One unpublished case in our area, an appeal of a criminal case dismissal out of Maplewood. Maplewood’s building officials red-tagged a building following a fire, but soon suspected that the building tenants were occupying the building. Maplewood got an administrative warrant and went in to investigate. Resulting charges for occupancy without an approved COO were thrown out, though, apparently upon revelation that the building’s existing COO hadn’t been revoked and no argument could be made why a new COO was necessary for this business. The district court found that the failure to mention the existing COO invalidated the search. When the City re-charged the business owner, they left out any building code offenses – though it seems like violation of the red-tag order (which didn’t seem to need the search evidence to be viable) could have stood up. Then again, it seems that few metro-area criminal courts take code enforcement charges all that seriously, and there were more traditional charges available.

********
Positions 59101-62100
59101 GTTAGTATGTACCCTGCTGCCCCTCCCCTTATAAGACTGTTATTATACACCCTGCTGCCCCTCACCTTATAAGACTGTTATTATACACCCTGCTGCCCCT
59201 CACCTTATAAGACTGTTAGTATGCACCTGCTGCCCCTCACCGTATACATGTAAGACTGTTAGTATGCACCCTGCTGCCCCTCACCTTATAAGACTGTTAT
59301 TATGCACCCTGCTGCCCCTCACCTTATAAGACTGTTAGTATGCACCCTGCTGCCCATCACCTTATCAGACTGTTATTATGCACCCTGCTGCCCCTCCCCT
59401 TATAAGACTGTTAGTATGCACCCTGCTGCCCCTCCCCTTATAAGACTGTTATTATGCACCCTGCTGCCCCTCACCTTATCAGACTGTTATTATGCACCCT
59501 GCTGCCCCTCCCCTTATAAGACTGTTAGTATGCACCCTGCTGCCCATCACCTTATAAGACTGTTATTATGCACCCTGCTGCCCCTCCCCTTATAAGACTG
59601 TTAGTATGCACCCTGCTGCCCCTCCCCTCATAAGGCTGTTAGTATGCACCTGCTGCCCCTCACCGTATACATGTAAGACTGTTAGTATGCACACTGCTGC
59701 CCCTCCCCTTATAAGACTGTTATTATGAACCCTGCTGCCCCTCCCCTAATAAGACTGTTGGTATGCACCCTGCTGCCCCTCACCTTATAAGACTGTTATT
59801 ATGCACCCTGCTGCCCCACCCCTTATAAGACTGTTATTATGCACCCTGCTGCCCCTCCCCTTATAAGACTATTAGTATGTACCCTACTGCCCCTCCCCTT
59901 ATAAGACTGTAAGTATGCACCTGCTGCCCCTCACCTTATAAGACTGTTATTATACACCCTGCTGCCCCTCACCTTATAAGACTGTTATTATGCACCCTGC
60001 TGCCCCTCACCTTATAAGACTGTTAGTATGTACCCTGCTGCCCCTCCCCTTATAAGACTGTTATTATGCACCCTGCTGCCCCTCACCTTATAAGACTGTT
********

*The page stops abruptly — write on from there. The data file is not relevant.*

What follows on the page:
During the warrant inspection, four uniformed police officers accompanied the inspector. The business owner, taking offense to the inspeciton, chose to fight with the police officers. Following dismissal of the building-code charges (an obstruction of legal process charge stood), the city came back with assault and disorderly-conduct charges in addition to the OLP. Eight days before trial, the district court rendered its decision about evidence from the search, but for good measure decided to dismiss all the charges, too. As befits a decision based largely on sympathy for the defendant, the technical grounds for dismissal were weak to nonexistent, and the Court of Appeals has little trouble reversing those decisions (the defendant allegedly did kick a police officer, after all, bad search or no). However, the Court devotes a full page of the opinion to blasting the prosecution for not just amending the complaint and sparing everyone the pain of an appeal. Words to live by.